Dear Lana,

I was thinking about how if I worked harder in undergrad, I would have been able to accomplish so much more now. Then, I am remined of the concept of brain fog today, and I remember when I wasn’t able to work as hard as I wanted to.

I notice that I have some trouble concentrating approximately two hours after I wake up. Most of the time, it extends until noon, perhaps returning sometime in the late afternoon. It takes the form of a mild lightheadedness and nausea, where I am hindered from fully utilizing my concentration capabilities. In the face of brain fog, I cannot do what I set out to do. I am unable to concentrate even for short periods of time because any information I intake would flow out of my head as if nothing had happened at all.

In the face of this phenomena, I noticed that it is best to just wait around for the brain fog to pass, when I am more capable of studying or doing work. It is quite a passive existence.

I wonder if brain fog is the phenomenon that separates relative achievement in people to their circumstances. I remember in a lecture that I attended, Angela Duckworth said something along the lines that if you work 80 hours a week at anything, you will be successful at what you do. I was thinking how much 80 hours a week was, and I realize that it’s a lot. I mean genuinely working 80 hours a week, as opposed to being required to sit around and passively exist for 80 hours a week. When was the last time I genuinely worked 80 hours on anything? Most of the time, I would get brain fog, and then I would stop working.

I remember last summer during this time, I spent so long studying on top of my internship. It was primarily motivated by stress, and I observed that in periods of stress I have very little brain fog. I would just go to work in the morning, and go home in the evenings. I would study when I had down time at work, and I would study when I got back home from work. I studied so much that summer, and I learned so much as a result. It was harder than I had studied for any class during undergrad. Yet, after OCR, I don’t think I ever studied that much ever again. There’s little stress to motivate me, and I’m just wallowing around in brain fog for most of my free time.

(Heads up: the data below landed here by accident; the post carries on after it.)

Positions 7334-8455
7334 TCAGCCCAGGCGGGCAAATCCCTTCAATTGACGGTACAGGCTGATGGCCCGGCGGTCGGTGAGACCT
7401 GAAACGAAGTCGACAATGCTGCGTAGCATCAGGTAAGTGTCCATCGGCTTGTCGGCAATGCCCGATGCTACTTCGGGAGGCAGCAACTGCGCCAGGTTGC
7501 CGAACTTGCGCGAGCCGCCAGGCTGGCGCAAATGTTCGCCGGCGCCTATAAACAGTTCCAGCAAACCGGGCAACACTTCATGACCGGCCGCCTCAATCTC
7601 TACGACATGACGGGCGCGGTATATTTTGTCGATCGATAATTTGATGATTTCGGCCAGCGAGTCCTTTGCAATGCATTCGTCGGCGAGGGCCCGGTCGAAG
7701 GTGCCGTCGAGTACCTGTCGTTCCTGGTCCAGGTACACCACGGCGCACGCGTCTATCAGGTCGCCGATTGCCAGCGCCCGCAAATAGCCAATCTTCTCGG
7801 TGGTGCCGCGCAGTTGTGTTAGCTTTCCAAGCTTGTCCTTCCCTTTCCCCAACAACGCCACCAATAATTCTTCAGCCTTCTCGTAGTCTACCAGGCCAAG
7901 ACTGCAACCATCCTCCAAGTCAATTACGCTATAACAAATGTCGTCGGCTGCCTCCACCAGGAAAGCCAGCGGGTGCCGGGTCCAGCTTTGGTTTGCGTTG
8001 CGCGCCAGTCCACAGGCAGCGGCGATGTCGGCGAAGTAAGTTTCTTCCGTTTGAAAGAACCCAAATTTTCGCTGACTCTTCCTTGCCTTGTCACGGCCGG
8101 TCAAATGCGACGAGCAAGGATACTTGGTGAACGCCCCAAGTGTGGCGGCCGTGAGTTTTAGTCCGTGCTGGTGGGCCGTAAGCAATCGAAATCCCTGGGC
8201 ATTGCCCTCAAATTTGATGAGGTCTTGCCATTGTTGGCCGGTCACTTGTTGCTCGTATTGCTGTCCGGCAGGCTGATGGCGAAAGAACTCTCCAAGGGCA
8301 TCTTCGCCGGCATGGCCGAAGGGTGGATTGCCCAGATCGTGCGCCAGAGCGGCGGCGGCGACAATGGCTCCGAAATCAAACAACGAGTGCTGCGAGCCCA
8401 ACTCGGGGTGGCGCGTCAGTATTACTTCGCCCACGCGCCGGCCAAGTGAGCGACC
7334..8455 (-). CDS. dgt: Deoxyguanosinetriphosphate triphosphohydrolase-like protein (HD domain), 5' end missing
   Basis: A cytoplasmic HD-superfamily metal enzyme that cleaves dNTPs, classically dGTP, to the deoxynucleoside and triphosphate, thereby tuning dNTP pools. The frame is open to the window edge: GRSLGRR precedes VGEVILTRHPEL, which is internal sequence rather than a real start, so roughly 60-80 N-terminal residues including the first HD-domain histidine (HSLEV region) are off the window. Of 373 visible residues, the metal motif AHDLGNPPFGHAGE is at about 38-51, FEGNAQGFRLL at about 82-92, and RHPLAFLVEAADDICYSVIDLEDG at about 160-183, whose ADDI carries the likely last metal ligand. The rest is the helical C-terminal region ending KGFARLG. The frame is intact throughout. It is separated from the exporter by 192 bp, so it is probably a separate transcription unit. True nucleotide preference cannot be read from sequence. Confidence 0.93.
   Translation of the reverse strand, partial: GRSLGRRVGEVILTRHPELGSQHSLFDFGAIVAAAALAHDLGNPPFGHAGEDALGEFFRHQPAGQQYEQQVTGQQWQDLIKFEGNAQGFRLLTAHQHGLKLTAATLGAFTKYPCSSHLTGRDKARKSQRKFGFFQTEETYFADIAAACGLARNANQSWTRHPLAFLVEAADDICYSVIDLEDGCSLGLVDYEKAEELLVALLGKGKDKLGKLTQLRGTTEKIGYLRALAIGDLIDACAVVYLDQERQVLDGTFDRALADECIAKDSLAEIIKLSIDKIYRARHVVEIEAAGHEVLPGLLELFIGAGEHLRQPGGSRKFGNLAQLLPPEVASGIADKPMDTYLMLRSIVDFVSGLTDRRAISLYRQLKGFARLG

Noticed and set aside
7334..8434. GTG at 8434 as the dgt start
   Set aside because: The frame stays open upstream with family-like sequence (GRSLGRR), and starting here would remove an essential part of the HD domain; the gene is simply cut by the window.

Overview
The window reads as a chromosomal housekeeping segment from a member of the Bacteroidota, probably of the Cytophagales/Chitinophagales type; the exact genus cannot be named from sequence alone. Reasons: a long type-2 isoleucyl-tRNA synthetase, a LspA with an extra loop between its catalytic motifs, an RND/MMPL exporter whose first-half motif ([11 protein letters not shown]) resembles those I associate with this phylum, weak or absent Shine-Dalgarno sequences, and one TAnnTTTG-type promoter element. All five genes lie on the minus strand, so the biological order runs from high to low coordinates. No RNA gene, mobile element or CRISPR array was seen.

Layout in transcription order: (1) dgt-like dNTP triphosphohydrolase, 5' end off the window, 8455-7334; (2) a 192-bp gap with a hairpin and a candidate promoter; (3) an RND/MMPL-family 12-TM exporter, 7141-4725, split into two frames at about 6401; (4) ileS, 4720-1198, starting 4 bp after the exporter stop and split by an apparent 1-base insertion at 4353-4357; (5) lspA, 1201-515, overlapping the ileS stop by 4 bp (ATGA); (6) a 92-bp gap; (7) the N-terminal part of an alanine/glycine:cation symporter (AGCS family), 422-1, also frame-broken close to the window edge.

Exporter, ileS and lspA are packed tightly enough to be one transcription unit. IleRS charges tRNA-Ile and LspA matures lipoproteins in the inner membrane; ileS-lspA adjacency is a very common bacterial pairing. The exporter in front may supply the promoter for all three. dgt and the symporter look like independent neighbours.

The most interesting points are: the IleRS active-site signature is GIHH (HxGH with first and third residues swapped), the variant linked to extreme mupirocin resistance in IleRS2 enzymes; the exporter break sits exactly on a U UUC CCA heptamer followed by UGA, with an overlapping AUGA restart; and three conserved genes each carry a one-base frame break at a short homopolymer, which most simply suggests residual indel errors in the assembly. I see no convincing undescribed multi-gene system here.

If I worked as hard right now as I worked that summer, I would be able to accomplish so much in my life. The problem is — I don’t really want to work as hard as I did that summer. Of course there is such thing as hard work, but I’m becoming more and more convinced that hard work is only possible in absence of brain fog. When you have brain fog, you cannot work as hard as you want to work. The attempt to challenge brain fog through working hard doesn’t actually accomplish anything. It’s not like a challenge like being tired is. You cannot work your way through brain fog. All you can do is observe it. I’m not particularly up for the challenge to overcome brain fog, so I just wait around for it to end before doing anything.